Google Is Killing Privacy and We Should All Be Worried

Who hasn't been stumped with a question, quickly banged in a Google search query, and received an answer in a split second? It's a modern wonder. How did we ever live without it?

Google's official mission statement, "to organize the world's information and make it universally accessible and useful," when coupled with their college age motto of "do no evil," is at its face an absolutely amazing and admirable goal. But has Google gone too far?

Who could have guessed, however, that "the world's information" would grow to include our own personal whereabouts as we move through our day, our photos, and our friends' names?

Who would have guessed it would include who we chat with and, by remembering our search requests, the sorts of things we're interested in?

The word's information now includes personal data on nearly every internet user on the planet.

And soon, Google's databases will include very personal sensor data from wearable computers and devices installed in our homes. 

Is this too much power? Is this too intrusive? And now that we know government has tapped into the GOOG's treasure trove of data to spy on some of us, should we be worried?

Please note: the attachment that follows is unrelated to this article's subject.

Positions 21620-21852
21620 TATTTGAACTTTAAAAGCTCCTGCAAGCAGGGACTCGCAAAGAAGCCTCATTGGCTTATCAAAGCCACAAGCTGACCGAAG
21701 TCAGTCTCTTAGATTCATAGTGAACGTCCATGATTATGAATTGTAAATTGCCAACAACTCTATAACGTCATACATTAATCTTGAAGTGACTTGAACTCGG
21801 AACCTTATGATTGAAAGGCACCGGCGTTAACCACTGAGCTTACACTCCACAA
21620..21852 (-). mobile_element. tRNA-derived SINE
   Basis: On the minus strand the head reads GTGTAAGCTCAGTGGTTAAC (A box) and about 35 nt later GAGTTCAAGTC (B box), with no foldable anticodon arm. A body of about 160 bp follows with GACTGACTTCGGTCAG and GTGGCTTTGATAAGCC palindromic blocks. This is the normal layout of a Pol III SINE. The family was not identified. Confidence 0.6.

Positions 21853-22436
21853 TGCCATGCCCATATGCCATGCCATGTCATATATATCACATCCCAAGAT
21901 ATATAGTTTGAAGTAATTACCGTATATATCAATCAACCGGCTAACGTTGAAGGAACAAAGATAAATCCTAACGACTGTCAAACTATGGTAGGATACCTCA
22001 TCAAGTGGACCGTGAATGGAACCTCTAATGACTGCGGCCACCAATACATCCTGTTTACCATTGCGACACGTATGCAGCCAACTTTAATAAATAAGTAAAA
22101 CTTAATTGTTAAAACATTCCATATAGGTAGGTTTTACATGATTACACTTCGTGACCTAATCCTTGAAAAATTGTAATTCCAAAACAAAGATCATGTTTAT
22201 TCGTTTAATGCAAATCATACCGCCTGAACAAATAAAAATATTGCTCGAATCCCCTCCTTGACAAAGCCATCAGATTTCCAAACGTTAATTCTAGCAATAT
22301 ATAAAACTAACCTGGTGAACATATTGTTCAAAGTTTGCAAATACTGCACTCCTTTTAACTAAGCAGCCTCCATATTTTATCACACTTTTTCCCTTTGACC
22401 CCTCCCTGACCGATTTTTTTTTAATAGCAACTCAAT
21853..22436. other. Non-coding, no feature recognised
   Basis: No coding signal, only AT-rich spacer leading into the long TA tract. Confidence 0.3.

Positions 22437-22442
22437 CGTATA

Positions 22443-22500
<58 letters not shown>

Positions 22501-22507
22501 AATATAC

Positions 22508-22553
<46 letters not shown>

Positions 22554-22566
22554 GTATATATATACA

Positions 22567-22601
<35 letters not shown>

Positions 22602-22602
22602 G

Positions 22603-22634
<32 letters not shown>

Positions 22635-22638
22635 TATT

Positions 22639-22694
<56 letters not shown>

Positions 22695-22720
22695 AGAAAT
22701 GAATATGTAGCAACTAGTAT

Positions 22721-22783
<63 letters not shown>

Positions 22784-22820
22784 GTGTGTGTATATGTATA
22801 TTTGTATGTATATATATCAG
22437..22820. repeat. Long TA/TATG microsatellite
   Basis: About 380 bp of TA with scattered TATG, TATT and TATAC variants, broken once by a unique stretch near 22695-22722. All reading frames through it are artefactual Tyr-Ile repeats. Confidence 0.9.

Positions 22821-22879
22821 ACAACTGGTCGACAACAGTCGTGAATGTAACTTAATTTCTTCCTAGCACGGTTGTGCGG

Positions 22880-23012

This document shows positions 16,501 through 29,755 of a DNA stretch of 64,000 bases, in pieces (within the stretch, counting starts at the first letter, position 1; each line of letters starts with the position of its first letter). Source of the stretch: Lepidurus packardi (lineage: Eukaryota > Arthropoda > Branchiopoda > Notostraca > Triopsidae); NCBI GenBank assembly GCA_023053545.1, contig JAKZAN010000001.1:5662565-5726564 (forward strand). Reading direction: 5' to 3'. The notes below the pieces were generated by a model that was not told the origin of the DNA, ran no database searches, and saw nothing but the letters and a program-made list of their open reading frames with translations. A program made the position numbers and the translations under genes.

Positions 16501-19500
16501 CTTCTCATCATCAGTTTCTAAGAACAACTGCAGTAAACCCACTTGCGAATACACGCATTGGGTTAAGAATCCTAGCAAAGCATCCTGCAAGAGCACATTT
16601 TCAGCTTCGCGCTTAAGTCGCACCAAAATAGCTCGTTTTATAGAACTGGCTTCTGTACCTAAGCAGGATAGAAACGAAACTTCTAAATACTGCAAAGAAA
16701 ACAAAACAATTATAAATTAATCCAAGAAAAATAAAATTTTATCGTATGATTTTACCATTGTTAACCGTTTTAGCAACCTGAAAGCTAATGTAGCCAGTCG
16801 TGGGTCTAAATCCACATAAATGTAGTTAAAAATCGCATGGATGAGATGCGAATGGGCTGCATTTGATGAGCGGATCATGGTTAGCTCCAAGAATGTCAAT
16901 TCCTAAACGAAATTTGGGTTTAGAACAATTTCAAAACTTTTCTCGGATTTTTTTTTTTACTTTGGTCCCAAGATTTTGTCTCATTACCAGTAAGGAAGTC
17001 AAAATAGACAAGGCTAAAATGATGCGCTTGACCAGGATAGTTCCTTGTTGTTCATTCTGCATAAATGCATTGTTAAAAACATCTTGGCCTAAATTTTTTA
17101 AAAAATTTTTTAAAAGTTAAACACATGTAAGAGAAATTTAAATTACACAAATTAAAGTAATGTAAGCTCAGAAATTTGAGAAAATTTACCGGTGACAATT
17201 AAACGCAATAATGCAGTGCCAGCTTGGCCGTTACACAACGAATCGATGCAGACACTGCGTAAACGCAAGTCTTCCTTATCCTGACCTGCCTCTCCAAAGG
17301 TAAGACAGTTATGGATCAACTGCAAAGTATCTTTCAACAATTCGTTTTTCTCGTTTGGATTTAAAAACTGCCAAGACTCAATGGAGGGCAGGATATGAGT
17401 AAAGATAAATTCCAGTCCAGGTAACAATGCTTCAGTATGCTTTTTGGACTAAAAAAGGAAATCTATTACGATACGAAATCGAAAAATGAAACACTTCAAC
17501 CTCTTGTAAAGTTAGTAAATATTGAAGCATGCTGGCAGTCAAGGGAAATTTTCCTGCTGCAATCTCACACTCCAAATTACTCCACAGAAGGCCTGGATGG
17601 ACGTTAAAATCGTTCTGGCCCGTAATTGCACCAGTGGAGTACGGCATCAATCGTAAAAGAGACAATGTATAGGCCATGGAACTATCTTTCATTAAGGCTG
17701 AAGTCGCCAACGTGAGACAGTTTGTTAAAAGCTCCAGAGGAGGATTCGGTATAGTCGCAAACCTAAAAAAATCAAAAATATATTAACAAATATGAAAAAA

Eric Schmidt, ex-Google CEO and current chairman, scares the heck out of people when he says, "If you have something that you don’t want anyone to know, maybe you shouldn't be doing it in the first place" and "Just remember, when you post something, the computers remember forever." So should we be worried? Absolutely!

The truth is, absolutely everything someone types into the internet, on a phone, or on a laptop is recorded somewhere by some computer.

Most of it is thrown away, never to be seen by a human, but some is reused by very smart software designed to offer you ads or to predict the next thing you may want or where you may be going. And sometimes, it's used by government to solve crimes or to find the bad guys or to save lives. 

This feels like a very slippery slope. We can't live a modern life without the internet, but everything we type into it is remembered forever, so the old-fashioned notion of privacy is gone!

And given that everything we do is recorded, and that battle has already been lost, perhaps it's not the gathering of data that's the problem, but what it's used for.

So is Google really tracking you? Does it care where you've been?

"Let me be very clear that Google is not tracking you ... it's not doing all these things," Schmidt said. "Does everyone get that we're not doing this?" The question is do we trust Schmidt and his company to only use the data for the good and to do no evil?

The answer is most of us do not trust Google, and trust the NSA even less, so some take the trouble to only use incognito mode.

They don't use Facebook and do host their own email servers, and they use VPNs or TOR to try and hide their identity and online activity.

But the majority just shrug their shoulders and sigh. The internet is just too useful, and our lives are too boring, to be bothered trying to hide from Google's massive data vacuum cleaner.

Evil? Maybe. Creepy? Definitely. But it's probably too late to do anything about it.


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